The activists who attach so much energy to ‘identity’ and ‘definition’ are a hardcore and a minority of any populace within Desis. So those who are always itching about Hindu, Muslim, Sikh, Indian, Pakistani, South Asian, whatever, they are the kinds of people that have time on their hands, often with a messiah complex either large or small (taking it upon themselves to define the ‘identity’ for individuals they don’t know), and exercise themselves in the time consuming effort of delineating difference at a tribal level, emphasising difference, constructing borders and fences, and make a point of their activism to institutionalise these differences wherever possible.

    The rest of the Desi populace is too busy studying, working, raising families, planning holidays, doing everything else that normal people do, than to worry about such things.

    However, on an informal, grassroots level, there is an undeniable sensibility of shared experience, shared sensibility, a kinship between Desis of every different background. This is fluid, generous and intuitive. It lies beyond prejudice or favour. It’s why Sikhs and Sri Lankans, Brahmins and Bangladeshis, Trinidadian’s and Pakistanis, all hang out and read a blog like this. All varied, all different, but a certain, almost indefinable commonality keeps a vague unifying sense amongst people of brown descent in the diaspora.

    Trying to define and elevate this is impossible. It manifests itself in art, in friendships, in experiences. When it is politicised, it turns into a tribalism sometimes benign in effect, but often, sadly, malignant in flavour and outcome.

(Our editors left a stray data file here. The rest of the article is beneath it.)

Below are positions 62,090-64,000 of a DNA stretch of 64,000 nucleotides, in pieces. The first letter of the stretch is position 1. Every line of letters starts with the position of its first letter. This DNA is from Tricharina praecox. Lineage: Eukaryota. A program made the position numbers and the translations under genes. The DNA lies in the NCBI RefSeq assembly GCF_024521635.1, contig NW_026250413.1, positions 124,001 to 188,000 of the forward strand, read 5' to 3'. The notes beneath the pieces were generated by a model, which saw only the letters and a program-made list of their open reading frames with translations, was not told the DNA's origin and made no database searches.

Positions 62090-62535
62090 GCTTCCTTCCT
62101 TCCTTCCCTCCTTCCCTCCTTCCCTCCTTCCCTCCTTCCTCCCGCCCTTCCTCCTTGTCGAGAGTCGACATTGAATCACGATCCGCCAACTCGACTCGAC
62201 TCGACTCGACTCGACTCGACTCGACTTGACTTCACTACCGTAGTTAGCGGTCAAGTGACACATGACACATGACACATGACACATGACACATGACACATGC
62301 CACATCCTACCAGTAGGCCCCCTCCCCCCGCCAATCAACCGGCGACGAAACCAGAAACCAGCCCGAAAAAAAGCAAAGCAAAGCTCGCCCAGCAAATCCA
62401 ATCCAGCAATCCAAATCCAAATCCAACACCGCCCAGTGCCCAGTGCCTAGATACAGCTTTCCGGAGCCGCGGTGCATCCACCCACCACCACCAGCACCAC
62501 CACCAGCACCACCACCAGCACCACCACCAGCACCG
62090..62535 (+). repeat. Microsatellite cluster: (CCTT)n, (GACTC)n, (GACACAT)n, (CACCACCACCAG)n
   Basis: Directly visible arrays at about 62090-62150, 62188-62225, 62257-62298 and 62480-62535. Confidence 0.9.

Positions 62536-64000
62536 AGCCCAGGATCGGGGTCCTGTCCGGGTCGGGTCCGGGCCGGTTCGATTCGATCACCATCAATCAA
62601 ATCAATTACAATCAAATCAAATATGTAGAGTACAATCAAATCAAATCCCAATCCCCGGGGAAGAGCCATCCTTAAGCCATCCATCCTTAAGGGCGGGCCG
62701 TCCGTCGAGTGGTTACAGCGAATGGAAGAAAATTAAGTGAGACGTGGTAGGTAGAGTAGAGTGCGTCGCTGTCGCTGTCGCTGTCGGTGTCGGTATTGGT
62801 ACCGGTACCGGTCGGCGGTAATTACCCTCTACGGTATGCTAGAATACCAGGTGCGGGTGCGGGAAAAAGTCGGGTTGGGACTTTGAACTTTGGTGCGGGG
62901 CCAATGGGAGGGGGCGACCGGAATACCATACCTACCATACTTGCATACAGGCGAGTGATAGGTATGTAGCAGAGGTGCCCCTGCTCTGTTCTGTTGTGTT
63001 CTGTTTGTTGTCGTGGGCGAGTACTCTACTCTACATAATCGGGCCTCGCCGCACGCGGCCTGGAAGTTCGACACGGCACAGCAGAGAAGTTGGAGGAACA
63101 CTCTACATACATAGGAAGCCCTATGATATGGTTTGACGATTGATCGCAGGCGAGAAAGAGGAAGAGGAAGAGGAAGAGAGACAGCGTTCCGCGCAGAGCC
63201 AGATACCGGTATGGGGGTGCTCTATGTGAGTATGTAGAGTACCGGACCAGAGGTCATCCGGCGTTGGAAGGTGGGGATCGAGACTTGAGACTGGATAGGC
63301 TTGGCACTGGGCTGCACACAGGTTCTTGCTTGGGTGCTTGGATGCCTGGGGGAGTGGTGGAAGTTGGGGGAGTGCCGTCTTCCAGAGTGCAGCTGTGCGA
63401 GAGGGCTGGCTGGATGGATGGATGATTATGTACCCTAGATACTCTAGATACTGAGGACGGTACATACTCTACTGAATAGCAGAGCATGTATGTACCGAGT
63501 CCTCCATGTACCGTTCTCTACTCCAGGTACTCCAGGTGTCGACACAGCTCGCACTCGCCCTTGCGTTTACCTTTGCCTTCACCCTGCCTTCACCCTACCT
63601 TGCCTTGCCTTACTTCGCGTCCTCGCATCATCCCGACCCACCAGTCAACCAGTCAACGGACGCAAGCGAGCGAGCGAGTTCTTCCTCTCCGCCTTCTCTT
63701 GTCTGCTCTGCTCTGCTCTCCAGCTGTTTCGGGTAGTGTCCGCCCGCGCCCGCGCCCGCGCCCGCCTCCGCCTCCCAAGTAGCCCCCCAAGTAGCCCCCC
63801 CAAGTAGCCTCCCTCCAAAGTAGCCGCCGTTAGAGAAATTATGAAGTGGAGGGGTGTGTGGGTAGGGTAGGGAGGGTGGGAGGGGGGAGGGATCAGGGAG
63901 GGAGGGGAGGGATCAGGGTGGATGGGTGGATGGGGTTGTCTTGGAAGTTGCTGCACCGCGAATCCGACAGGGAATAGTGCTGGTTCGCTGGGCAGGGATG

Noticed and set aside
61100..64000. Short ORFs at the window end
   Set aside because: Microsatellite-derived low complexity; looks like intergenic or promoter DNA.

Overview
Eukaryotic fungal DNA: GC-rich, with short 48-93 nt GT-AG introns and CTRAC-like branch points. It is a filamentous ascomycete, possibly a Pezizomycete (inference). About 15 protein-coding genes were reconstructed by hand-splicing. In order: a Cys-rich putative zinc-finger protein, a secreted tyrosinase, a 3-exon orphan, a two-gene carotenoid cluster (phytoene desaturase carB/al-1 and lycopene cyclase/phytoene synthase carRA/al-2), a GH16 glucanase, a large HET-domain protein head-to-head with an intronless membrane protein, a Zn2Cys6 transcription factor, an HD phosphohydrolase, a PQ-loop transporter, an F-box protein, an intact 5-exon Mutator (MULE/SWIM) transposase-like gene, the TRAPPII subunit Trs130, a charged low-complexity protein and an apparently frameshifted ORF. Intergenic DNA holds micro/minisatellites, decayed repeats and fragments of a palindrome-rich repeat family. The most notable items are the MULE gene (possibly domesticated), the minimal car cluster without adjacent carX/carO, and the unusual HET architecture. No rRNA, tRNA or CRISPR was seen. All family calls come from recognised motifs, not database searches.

Keep it informal is what I say.

  15. 99 · Suki Dillon said

    Unless I’m mistaken over 70% of desi/south asians in the United States are born outside of the country. It probably the same for all groups outside of white, black and native americans.

    111 · Desi_Like_You >> Listen someday you are going to have children and if they are born in the US, will they not be the ABCDs

    This makes me wonder whether the so called “true american born and raised desis” are always a minority and perpetually on the brink of extinction considering that rising education levels of south-asian immigrants delays marriageable age and hence kids, booming world economy means that south-asian immigrants are going to relocate back to india or somewhere else mid-career.

  16. Hi everyone,

    My name is Priya Murthy and I am the Policy Director at SAALT. SAALT is a coordinating member of the National Coalition of South Asian Organizations which has produced A National Action Agenda. First, I wanted to thank Amardeep for posting about the action agenda. We are glad to see that it has generated so much discussion.

    To clarify, the purposes of presenting A National Action Agenda are to: raise awareness about the needs of South Asians in the U.S.; to insert issues affecting South Asians into local, state, and national dialogues; to guide future policy recommendations; to increase public understanding of the depth and scope of our community’s needs; and to enhance ongoing and future advocacy, organizing, and educational efforts.